Heating/Cooling SIPS built home – Washington NH
I am considering a SIPS built home, perhaps using CHS and EPS – New England, in Washington NH, and possibly on frost protected shallow foundation, slab on grade. It is possible that this is only used “3 season” so not sure if that would be bad for frost protected shallow foundation, slab on grade.
The building envelope will be quite small – about 800 sf. due to wetland considerations. One B/R w/ shower/toilet downstairs, one bedroom w/ powder room upstairs.
Upstairs might be completely open with bed, couch, etc. Downstairs will have bedroom, bathroom, laundry and the rest – open with kitchen etc exposed to “great room”.
My current thought is one ductless mini split upstairs, one down (two compressors, or one w/ two heads). Then an oil filled electric radiant heat for each enclosed area.
I’d like to hear thoughts on the heating plan, thoughts on air exchange. frost protected shallow foundation, slab on grade, SIPS built homes – all of it!
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Not my area of expertise but I'll share what I've learned here about frost protected shallow foundations and if I blow it hopefully when of the experts will correct me.
There are 2 approaches, one for heated buildings (#1) and one for unheated buildings (#2).
#1 puts no insulation under the slab and relies on the heated house warming the earth below.
#2 insulates under the full area of the slab so that the slab is thermally separate from the ground below. This approach works for BOTH heated and unheated buildings. You would want to use this approach.
Of course, there are a lot more details to it. But this should get you started on the right path.
The ductless heads are fine, ducted would probably be more comfortable. I'd install electric baseboard in the entire building, it's a cheap emergency backup.
Do the mini-splits fail? Of course, in a power outage baseboard heat won't work. Baseboard gather's dust - I prefer the european flat, wall mounted radiators like this: https://www.purmo.com/public/prod/bcd2c0f2-6156-46c6-99cd-ddcde7354507/15745/f6b5accb97fb9e5b711f910b32acdbc0/en-node-yali-p-type-21-h600-l600-livingroom-2000x2000px-desktop810x810.jpg
Of course, all equipment fails! Heat pumps also eventually lose capacity and even stop at low temperatures (about -20F for the highest performing, lower for others). You’re right about the power outages of course.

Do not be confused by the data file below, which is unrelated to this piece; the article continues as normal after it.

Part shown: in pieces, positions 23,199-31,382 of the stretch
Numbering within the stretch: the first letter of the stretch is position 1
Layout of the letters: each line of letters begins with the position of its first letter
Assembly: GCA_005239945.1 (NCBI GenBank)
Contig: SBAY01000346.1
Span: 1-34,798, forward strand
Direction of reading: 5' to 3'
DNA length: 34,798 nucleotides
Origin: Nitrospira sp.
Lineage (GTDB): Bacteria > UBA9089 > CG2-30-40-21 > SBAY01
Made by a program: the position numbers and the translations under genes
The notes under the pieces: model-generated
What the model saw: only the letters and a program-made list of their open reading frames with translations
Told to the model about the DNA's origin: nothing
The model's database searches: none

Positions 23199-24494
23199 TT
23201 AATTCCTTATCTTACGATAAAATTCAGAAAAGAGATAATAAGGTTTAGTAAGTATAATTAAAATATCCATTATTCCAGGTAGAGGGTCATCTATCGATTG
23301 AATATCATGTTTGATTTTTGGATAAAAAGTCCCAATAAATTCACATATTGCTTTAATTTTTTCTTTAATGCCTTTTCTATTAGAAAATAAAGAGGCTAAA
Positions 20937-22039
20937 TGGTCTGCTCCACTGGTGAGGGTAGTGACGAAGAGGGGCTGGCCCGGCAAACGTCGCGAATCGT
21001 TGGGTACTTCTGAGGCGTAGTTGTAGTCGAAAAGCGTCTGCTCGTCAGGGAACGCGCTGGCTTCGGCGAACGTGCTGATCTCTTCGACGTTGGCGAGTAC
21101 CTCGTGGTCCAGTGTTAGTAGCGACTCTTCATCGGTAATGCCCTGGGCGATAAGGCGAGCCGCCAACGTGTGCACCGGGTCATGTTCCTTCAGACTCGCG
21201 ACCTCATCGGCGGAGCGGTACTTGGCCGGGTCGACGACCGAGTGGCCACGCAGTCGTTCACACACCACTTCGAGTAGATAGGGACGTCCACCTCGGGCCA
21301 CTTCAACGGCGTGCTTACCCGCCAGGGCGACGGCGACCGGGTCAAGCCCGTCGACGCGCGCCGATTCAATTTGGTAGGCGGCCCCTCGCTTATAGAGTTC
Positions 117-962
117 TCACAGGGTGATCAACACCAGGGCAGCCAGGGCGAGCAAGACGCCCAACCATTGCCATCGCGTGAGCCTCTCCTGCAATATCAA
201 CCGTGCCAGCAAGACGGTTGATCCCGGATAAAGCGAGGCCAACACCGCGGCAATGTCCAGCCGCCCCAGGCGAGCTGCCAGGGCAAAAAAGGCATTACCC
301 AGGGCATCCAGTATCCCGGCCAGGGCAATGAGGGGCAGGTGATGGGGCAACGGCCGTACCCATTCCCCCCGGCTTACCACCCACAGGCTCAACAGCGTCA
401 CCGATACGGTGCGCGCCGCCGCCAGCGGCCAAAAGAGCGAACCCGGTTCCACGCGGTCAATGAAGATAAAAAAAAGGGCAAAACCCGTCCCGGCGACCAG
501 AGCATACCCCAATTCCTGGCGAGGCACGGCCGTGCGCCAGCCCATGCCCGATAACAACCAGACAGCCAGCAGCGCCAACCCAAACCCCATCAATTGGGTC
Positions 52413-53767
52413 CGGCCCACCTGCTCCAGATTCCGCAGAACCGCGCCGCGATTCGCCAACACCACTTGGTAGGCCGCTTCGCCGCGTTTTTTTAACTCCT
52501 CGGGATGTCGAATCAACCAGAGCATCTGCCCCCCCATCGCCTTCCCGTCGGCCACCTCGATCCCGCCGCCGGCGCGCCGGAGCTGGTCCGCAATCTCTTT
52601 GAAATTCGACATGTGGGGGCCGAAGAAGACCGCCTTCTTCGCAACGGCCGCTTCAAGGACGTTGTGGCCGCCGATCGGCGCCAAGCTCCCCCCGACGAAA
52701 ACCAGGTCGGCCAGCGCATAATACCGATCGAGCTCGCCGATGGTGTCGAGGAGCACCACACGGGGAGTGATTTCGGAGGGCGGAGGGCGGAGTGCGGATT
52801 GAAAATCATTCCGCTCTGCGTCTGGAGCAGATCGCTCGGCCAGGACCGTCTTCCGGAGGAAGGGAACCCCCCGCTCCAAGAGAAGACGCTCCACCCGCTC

As JGSG posted: Whether you intend to supply some minimal heat year round will determine which type of FPSF you use.
I agree with Paul - baseboards are cheap insurance and would be a good heat source for the enclosed rooms. I don't see any advantage to the oil filled heaters.
Plan on including a ducted EV for ventilation.
When installed diligently SIPs work well. The downsides are they are outside the skill-set of most builders, and are one of the few methods of construction which can experience widespread, irremediable failure.
What is considered "minimal heat" year round? Also, are you familiar w/ a skillful builder for SIPS>
There are guides for unheated and heated buildings. The design of the insulation depends on a variety of factors including the R-value of the floor, and how warm the building above will be.
I'm on the West Coast. Hopefully someone from New England can recommend a local builder.
I wasn't sure what you were considering as radiant heaters. I agree those wall mounted units are probably a good choice.
thank you for the update. Are you living in a super insulated home?
No. We live in a small house I built thirty years ago. Between our temperate climate here on Vancouver Island, and low energy prices, the moderately efficient all electric house consumes about $5 of power a day - which isn't much of an incentive to make improvements.
Consider skipping the SIPs. They were a cool idea but the market has decided that the costs outweigh the benefits. You can build walls with a higher R value for less money using greener materials that are repairable.